By Samuel Richter
Stifel Financial (SF) and Charles Schwab (SCHW) were both upgraded Tuesday in a busy week for the investment banking sector. Citigroup (C), Goldman Sachs (GS) and Wells Fargo (WFC) reported earnings, and Bank of America (BAC) is to follow on Thursday.
Last week, JPMorgan (JPM) reported disappointing results and S&P downgraded the credit of eight European nations in a move that counter intuitively saw a rally in the stock markets although the euro has climbed.
Goldman Sachs upgraded Charles Schwab to a Buy with a price target of $14. Previously, the target was $12 with a Hold recommendation.
While Schwab had previously been hit by a lower net interest margin, an increase in brokerage-related fees and a stabilization of the firm's margin should help it to increase in value, according to the Sachs analysis. Goldman Sachs said that it expects to see annual EPS growth of 15-20%, thanks to fees, increased options integration, and increased capitalization.
The upgrade of Charles Schwab should not surprise any of the discount brokerage's customers. Disappointed with rising banking fees and a seeming contempt for individual consumers amongst the large banks, many have elected to move their money to the brokerage thanks to its offer to refund all ATM fees, even from other companies' ATMs.
Schwab stock spiked in early morning training Tuesday to settle to an uptick of just .05 in intraday trading, and closed Tuesday at $13.31. The jump in price was met by unusually high volume for the stock after a rise in intraday trading. The stock at current levels is trading at $11.99.
Goldman Sachs also upgraded Stifel Financial to a Buy from its previous Hold rating and upped the price target to $37. Goldman Sachs is fond of the company again because it expects the full-service brokerage to see an uptick in fees, plus the company is more exposed to the U.S. market, which Sachs investors are cautiously bullish on.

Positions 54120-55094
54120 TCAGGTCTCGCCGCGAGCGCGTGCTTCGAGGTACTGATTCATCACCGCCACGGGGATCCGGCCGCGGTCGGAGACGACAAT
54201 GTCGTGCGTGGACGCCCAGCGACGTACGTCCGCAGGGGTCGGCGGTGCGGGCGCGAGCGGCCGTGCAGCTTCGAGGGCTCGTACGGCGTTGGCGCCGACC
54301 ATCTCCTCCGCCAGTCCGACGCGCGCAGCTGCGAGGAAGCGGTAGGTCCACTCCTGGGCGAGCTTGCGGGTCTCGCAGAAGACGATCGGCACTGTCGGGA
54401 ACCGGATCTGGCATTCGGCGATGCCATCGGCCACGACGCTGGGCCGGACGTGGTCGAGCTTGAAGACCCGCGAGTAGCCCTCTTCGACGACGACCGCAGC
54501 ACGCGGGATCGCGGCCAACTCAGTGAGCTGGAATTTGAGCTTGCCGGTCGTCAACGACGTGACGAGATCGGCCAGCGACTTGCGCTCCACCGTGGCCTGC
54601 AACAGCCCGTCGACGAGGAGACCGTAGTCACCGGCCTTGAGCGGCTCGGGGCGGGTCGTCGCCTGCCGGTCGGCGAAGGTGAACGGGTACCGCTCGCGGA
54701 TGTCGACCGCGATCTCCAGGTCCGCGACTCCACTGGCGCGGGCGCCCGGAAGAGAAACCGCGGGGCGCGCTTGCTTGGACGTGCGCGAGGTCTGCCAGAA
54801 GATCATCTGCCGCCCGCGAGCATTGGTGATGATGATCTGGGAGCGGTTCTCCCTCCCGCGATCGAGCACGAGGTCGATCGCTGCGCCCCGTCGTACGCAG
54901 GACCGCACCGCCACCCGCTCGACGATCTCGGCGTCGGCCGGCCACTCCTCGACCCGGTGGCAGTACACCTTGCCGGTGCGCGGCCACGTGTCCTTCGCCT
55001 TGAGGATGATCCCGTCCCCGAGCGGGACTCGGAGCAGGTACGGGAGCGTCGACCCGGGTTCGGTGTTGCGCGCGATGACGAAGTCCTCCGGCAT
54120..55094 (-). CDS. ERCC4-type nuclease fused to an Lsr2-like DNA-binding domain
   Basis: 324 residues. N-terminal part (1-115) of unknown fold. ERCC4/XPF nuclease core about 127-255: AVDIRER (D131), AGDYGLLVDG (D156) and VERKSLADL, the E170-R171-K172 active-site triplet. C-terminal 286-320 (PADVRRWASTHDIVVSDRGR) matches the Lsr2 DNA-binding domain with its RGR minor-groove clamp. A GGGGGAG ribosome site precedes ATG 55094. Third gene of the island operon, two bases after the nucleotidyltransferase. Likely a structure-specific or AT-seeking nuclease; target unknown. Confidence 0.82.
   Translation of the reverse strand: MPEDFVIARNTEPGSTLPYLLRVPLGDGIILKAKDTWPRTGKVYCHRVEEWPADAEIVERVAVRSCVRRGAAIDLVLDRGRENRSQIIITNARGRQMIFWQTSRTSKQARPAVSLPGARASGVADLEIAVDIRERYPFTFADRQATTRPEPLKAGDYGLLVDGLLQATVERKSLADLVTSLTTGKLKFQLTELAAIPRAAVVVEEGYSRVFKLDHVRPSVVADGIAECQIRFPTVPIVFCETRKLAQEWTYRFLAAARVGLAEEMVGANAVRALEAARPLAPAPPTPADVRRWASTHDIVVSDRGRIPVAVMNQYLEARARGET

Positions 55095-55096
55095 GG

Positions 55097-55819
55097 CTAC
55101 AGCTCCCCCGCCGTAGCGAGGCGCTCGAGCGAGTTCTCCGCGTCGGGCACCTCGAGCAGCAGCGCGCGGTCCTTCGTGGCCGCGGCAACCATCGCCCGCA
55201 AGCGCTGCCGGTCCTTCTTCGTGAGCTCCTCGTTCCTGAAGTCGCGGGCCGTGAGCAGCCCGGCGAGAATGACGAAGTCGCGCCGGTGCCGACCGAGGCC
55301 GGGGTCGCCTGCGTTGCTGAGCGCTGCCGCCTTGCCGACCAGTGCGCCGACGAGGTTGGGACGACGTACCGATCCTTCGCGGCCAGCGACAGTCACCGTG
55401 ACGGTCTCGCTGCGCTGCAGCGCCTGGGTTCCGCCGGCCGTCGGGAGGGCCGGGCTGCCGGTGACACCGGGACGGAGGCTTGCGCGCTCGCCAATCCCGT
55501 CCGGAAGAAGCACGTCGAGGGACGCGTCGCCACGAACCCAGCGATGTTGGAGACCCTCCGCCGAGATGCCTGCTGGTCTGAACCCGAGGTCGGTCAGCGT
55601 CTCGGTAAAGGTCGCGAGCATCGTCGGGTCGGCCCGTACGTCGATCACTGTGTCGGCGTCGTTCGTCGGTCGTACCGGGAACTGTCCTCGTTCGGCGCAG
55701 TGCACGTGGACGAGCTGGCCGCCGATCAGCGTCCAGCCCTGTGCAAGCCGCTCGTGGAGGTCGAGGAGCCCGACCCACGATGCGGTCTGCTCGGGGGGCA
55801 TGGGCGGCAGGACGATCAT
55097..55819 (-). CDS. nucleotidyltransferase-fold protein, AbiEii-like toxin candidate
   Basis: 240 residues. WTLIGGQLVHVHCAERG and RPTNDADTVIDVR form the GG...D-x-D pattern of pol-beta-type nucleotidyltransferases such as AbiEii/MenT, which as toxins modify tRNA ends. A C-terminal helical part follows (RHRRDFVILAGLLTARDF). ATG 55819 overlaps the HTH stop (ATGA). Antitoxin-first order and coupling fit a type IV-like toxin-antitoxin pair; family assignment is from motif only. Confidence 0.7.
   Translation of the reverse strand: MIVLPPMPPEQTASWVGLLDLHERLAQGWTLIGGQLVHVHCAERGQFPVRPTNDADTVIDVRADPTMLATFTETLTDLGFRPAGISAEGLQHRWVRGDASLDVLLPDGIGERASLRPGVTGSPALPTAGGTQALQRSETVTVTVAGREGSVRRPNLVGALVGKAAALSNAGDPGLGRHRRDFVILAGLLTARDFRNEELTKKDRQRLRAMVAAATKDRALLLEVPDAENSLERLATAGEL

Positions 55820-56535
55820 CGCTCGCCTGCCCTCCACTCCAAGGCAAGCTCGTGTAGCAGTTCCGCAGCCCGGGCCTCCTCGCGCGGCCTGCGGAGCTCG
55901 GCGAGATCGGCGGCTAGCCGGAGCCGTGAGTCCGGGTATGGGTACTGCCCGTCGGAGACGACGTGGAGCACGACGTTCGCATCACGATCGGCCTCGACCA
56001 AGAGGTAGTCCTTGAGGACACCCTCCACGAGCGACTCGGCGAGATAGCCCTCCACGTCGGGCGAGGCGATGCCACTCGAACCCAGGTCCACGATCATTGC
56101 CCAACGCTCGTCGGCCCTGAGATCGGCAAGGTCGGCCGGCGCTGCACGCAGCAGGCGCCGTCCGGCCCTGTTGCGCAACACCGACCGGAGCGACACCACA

From the report, analysts at Goldman Sachs also expect the brokerage to increase its "niche-acquisitions, which we expect to continue as it searches for growth." Risks for the brokerage include "lower equity markets or inability to hire," which I see as rather minimal compared to the potential upside thanks to higher fee income.
Goldman Sachs also likes the brokerage's business model because its reliance on fees instead of trading activity makes it a likely candidate to see growth in a volatile but low-volume market that has already hit investment banks (such as Goldman Sachs itself) harder than many full-service brokerages.
Stifel Financial has already done a good job of returning to profitability in 2011, with a net profit margin increase of near zero to 6.55% in 2011, which is expected to grow thanks to its expansion of extra financial service operations.
Stifel Financial was up in Tuesday intraday trading, and at current Wednesday levels is trading at $32.99, down 0.48% from Tuesday's close.
How to Play the Upgrades
Barring other bad news, stocks usually see an initial uptick in value as upgrades give investors cause for optimism, but such upticks can be short-lived if other bad news comes quickly.
In the case of discount and full-service brokerages, a lacking confidence in national and international markets could exposure the companies to lower fee-based revenues as investors spook and return to cash. Likewise, low volumes are a concern even for brokerages, which depend on a high number of transactions to earn their fees.
A bearish investor might want to sell short on the initial wave of euphoria, while those who agree with the Goldman Sachs analysts might want to get in now before the companies reach their target prices. However, expect both brokerages' stock prices to mirror the movements of the large investment and commercial banks as their earnings are posted throughout this week.
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